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|Title:||Don’t Be a Drag, Just Be a Queen—How Drag Queens Protect their Intellectual Property without Law|
|Citation:||Sarid, E. (2014) Don’t Be a Drag, Just Be a Queen—How Drag Queens Protect their Intellectual Property without Law. 10 FIU L. Rev. 133.|
|Key Related Studies:|
|Linked by:||Fagundes and Perzanowski (2019)|
|About the Data|
|Data Description:||Data were obtained from semi-structured interviews with 11 Israeli drag queens, and 3 interviews with venue owners. Responses were coded in relation to the drag queen’s perceptions of social practices in regards to IP protection.|
|Data Type:||Primary data|
|Secondary Data Sources:|
|Data Collection Methods:|
|Data Analysis Methods:|
|Cross Country Study?:||No|
|Government or policy study?:||No|
|Time Period(s) of Collection:|
“The paper is an empirical study of the way drag queens protect their intellectual property without reverting to formal intellectual property law. It identifies that substituting for the law is a double-layered social norm system devised by the queens in which the creators (the queens) as well as the users of the domain influence its norms and enforcement. The paper outlines the incentives that queens have for creating drag; the unique social structure and the distinctive subject matter of the domain; and the special relationships that the queens have with their audience. It holds, that this structure allows for the creation of a well tailored and functioning social norms system. The paper delineates the reasons why intellectual property law cannot accommodate for the queen's creations; and it presents the norm system the queens developed in order to prevent appropriation. The paper outlines the advantages of the social norms system – a structured, better tailored and flexible ordering regime; as well as possible disadvantages such as lack of IP policy and concerns regarding powerful guilds blocking creativity. The paper also addresses the idea of a creative domain that wishes to challenge law, rather than become a part of it. The paper concludes that the drag domain holds important lessons for the general intellectual property discourse.”
Main Results of the Study
Copyright fails to offer adequate protection to the intellectual creations of drag queens, including to their performance and personae. This is in part due to problems of establishing originality (having few “building blocks” and a large public domain), a belief that any derivative works in performance are unprotect able (e.g. if performing to a song owned by a third party that this is essentially theft), and problems with fixation (drag acts being composed of a multitude of singing, performance and stand-up). In absence of legal protextion, this domain becomes extra-legal, with intra-social norms offering an ordering system in absence of IP. The study identifies several key features of this system:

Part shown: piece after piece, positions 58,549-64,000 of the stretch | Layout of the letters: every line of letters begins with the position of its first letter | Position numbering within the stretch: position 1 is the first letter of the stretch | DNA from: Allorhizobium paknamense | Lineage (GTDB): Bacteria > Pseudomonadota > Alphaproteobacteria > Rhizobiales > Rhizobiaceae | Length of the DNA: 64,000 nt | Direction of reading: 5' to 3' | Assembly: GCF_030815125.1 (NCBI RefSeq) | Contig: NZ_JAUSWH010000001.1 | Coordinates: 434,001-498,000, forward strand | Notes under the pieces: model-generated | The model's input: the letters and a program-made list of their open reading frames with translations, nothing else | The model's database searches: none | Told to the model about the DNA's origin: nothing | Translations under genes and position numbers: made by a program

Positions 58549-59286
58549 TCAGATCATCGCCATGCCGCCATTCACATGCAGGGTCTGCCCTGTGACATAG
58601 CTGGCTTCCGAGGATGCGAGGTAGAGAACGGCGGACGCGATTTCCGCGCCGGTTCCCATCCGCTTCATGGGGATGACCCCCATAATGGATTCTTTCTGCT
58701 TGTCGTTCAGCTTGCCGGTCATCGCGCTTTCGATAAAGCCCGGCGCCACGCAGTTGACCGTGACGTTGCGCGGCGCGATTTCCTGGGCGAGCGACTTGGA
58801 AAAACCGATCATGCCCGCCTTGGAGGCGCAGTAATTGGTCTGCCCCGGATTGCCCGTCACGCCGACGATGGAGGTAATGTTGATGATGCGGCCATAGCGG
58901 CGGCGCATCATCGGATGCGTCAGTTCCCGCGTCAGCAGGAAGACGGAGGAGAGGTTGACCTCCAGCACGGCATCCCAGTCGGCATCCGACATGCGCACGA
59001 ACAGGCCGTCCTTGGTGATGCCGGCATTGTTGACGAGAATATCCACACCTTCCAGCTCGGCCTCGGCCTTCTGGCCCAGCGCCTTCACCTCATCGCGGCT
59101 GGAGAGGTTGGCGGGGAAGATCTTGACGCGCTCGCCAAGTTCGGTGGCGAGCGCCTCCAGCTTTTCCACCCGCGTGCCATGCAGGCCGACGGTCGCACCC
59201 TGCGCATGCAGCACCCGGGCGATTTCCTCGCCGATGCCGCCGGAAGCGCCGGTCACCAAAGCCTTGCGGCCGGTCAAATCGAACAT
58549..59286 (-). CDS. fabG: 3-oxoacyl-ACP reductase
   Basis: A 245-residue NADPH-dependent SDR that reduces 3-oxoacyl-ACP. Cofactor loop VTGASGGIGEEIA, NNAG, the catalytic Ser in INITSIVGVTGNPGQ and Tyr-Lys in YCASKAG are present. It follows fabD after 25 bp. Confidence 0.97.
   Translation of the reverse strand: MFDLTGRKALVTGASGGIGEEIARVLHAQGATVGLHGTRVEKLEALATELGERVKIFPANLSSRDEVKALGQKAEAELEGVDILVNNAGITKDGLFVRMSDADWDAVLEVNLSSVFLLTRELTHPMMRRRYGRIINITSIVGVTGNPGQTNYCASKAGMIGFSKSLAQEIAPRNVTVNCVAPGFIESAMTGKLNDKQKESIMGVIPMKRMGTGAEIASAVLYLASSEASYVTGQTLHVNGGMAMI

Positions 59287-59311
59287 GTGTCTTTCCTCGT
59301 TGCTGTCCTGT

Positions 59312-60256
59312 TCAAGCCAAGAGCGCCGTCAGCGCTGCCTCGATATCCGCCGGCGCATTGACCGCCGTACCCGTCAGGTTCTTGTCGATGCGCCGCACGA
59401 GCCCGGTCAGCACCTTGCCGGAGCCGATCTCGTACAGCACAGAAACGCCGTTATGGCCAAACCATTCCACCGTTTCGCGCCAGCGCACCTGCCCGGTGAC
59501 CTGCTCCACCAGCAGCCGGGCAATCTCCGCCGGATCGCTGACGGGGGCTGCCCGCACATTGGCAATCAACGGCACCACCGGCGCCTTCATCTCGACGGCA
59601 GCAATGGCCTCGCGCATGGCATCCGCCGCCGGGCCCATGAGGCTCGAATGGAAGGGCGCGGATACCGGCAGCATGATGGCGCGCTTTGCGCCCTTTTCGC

• Whilst copyright is largely absent, the ordering system bears resemblance to norms in support of attribution and in opposition to appropriation. The author refers to this as “gentlewomen’s understandings” within a close-knit community, which is bolstered with some hard rules against verbatim copying of drag queen names, appearances, and use of signature songs or performances.
• Where appropriation does occur, the community has its own enforcement system through boycotts, professional isolation and humiliation. However, the community as a whole relies on an ex-ante approach to prevent appropriation, largely by establishing certain territory both geographically and by genre.
• The community also relies on the social norms of users (e.g. non-queens) to detect and report appropriation, a community which in themselves value originality and penalise free-riders.
• Part of the hesitation to engage with copyright is due to the overarching message of the drag queen community itself, namely to challenge mainstream conventions (rather than codifying norms in hard law).
Policy Implications as Stated By Author
The author finds that drag queen creative assets are adequately protected by their own social norms. As such, they caution against an expansion or adaptation of existing IP laws into this area, which may be a less effective means of protecting both the creators and the publics interest. Furthermore, the study illustrates that decisions not to engage in the copyright system are a conscious choice, which may be an integral part of a community’s own counter-culture.